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Situational Leadership Model

Developed and researched by Dr Paul Hersey (1960s), it is a flexible and at the same time, a powerful tool which makes sure that the leaders of all sorts (salespersons, managers, peer leaders, parents, professors, etc.) are able to effectively influence others above and subordinate to them. Dr Hersey’s Situational Leadership Model focuses on the relationship between followers and their leaders. The model functions as a framework to better analyse different scenarios that the two parties could find themselves in. Situational Leadership Model

Task Behaviour

It refers to the amount of direction and guidance that is given by a leader of a group.

Relationship Behaviour

All the socio-emotional support given by a leader to its subordinates or superiors falls under the category of relationship behaviour.

Level of Readiness

The ability or willingness with which the tasks, whatsoever assigned, are performed by a leader of a pack. In the Situational Leadership Model, leaders are provided with a better and extensive comprehension of the relationship between the best-suited style of leadership and the willingness or the zeal to perform the assigned tasks.

Role of Situational Leaders

  • Maintain acute awareness.
  • Conducting conversatiosns to coach and mentor the needy.
  • Being able to communicate and influence both upwards and downwards.
  • The ability to nurture committed employees.
  • Being able to drive and bring in effect the behavioural changes.

Building Sustainment

It is clear that without a well-planned and laid-down methodology, the alignment and assignments of tasks, accountability, chargeability, and other similar aspects remain haphazard, incomplete and random.

Management by Objectives (MBO)

It is a management model that seeks to better the functioning of an organisation by a clear definition of mutual set objectives between the superior top-level management and the employees as well. The theory aims to automatically motivate an employee by participating in the goal-setting process. When the employees and management sit together in order to discuss the action plan regarding visions and m missions, it encourages a sense of commitment among employees.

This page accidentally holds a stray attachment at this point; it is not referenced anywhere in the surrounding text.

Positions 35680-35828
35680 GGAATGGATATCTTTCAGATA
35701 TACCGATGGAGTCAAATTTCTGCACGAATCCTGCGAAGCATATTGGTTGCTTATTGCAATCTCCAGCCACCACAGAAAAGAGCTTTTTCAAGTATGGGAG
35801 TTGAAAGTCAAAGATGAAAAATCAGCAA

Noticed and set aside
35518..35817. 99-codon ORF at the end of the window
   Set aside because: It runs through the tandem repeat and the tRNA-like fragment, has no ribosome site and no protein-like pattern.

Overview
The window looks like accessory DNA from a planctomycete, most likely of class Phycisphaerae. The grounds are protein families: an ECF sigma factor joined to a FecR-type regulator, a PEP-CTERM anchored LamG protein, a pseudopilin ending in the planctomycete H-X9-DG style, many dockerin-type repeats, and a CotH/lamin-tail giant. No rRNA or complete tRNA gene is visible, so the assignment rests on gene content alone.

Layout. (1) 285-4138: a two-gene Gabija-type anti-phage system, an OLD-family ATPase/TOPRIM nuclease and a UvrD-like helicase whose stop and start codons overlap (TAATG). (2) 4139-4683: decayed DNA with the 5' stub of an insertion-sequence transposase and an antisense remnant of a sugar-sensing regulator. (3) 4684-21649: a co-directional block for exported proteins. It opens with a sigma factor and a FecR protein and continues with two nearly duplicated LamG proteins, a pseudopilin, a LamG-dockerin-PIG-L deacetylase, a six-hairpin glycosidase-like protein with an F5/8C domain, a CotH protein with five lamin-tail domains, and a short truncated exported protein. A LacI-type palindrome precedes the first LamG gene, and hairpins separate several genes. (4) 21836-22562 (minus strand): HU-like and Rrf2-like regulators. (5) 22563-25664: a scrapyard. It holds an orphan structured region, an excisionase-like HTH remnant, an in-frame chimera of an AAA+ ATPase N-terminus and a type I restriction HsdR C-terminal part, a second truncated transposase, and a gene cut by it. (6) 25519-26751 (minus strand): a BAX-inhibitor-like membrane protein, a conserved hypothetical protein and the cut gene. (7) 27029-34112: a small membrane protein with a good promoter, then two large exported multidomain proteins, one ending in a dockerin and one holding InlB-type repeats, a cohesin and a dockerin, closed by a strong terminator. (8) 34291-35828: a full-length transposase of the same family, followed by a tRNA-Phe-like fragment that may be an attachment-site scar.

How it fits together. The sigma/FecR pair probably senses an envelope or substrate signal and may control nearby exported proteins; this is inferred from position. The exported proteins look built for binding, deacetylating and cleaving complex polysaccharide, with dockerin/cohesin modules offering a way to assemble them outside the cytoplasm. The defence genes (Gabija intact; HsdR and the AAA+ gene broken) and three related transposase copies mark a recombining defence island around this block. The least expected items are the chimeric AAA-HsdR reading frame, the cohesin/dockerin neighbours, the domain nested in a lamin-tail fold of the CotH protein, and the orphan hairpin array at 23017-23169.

Basic Principles

Introduced by Peter Drucker (1954), it draws a comparison between the actual performance and the mapped performance and achievements regarding the pre-determined goals and objectives. The major benefits of MBO model are straight and simple. Motivation, better communication, commitment, etc. are some of them to enlist. While a person or you attempt to practise MBO, you would notice that the model has a dark side as well. The subordinates would sit together with them at the cost of not giving time to their actual works. Also, it over-emphasises the setting of goals in order to attain the pre-set objectives and not be working on an orderly plan.

Maslow’s Need Hierarchy Theory

Maslow’s Theory of Hierarchy of Needs is a theory of motivation in psychology. It involves a five-stage model known as “Hierarchy Levels” in the form of a pyramid. It has all to do with the satisfaction of employees in an organisation which also keeps them kicking for future challenges. Maslow’s Need Hierarchy Theory As stated by the pyramid, the needs that are situated at the shore level in the pyramid need first be satiated in order to retain or keep an employee

  • Physiological Needs
  • Safety Needs
  • Emotional Needs
  • Esteem Needs
  • Self-Actualisation

Physiological Needs

These are all the requirements or, if better termed, the basic necessities that are required and referred to as the least requirements for working for an employer. For example, food, shelter, clothes, sex, sleep, etc. are all the most basic elements a human being deserves. According to Maslow, all the above needs are termed as secondary to the physiological needs.